The exosphere is the outermost layer of Earth's atmosphere. Although it is thin, it absorbs radiation that the sun gives off, shielding the layers of the atmosphere underneath.Know More
The exosphere is found on the very boundaries of Earth's atmosphere. Just underneath the exosphere is the thermosphere, which shrinks and expands according to how much ultraviolet radiation is coming through the exosphere.
According to the National Center for Atmospheric Research, some scientists don't even consider the exosphere a part of Earth's atmosphere. They consider it a part of outer space, as there isn't a distinct upper boundary of the exosphere.
There is a region in the exosphere called the geocorona. This is where the sun's radiation exerts pressure on hydrogen atoms, and these hydrogen atoms scatter ultraviolet radiation and glow as a result. This is a sign that the exosphere has an important role in absorbing radiation and protecting the layers underneath. If the radiation were allowed through the exosphere, it may be harmful to the layers underneath.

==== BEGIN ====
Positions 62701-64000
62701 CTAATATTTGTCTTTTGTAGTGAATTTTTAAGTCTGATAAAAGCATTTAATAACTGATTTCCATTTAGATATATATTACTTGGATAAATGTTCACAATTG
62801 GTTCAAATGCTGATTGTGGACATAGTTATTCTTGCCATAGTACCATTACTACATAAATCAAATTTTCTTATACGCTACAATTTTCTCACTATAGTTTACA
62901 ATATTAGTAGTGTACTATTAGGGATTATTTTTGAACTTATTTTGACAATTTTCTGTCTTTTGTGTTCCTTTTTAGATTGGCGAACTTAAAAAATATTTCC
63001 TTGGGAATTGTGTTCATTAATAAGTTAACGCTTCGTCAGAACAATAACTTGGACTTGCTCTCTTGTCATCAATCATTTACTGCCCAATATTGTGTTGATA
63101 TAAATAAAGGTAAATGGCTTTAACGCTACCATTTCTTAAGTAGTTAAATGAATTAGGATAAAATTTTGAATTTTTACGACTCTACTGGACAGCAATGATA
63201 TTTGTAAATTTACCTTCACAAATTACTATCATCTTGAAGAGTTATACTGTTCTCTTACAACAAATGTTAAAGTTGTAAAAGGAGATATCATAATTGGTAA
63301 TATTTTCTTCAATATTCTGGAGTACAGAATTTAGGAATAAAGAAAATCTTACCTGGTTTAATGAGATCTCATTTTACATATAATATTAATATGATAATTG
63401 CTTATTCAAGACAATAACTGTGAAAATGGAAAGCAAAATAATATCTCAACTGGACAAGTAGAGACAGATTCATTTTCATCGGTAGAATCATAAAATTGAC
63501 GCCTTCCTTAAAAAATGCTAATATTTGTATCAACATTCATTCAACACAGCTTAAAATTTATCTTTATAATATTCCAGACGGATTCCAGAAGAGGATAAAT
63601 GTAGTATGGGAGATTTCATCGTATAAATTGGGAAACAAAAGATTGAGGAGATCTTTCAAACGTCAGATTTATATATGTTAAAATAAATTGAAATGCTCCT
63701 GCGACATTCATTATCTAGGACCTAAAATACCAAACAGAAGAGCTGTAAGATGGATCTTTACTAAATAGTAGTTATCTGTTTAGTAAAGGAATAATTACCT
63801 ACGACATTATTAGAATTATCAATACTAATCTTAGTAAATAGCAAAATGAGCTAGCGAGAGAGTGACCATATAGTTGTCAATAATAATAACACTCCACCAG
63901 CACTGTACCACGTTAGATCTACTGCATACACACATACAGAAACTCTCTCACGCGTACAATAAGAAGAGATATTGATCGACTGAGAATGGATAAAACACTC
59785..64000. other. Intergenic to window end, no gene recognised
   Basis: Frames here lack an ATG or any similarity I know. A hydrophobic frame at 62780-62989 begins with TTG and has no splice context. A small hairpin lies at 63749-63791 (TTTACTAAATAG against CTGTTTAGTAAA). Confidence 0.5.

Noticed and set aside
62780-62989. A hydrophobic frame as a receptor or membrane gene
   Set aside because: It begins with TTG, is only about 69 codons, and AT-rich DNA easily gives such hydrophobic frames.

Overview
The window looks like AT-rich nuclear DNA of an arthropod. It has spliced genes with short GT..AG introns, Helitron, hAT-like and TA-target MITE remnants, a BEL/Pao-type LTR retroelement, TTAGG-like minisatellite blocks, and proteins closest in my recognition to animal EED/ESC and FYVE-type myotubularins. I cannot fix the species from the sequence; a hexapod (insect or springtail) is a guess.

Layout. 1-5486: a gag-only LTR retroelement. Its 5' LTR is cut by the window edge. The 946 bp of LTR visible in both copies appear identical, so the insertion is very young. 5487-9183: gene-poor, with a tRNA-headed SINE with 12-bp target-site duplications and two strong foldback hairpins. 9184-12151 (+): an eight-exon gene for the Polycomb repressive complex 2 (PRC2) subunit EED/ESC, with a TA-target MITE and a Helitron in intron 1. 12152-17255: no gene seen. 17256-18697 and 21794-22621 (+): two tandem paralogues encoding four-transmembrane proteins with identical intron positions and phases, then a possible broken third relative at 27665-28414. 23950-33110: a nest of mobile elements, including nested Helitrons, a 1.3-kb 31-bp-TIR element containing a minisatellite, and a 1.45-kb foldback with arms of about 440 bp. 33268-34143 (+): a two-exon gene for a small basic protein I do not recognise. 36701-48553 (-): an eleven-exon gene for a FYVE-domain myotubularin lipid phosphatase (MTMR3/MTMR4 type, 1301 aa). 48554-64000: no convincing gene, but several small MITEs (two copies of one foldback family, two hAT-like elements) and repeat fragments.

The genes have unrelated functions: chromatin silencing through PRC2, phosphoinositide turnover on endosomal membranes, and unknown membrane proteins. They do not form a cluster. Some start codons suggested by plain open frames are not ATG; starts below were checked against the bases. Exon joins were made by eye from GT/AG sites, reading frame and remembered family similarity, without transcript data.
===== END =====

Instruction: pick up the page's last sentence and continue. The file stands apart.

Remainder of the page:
As mentioned before, when the thermosphere is exposed to radiation from the sun, it expands. If not for the exosphere providing a boundary for the thermosphere, the thermosphere might never stop expanding, and Earth's atmosphere wouldn't function properly. If Earth's atmosphere doesn't function properly, then neither can Earth's ecosystem.Learn more about Atmosphere
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Since the exosphere is the topmost layer of Earth's atmosphere, the air in it is very thin as it slowly fades into outer space. The air in the exosphere has multiple similarities to the vacuum of space, and it is generally characterized by the existence of light atmospheric gases like helium and hydrogen alongside trace amounts of atomic oxygen and carbon dioxide.Full Answer >
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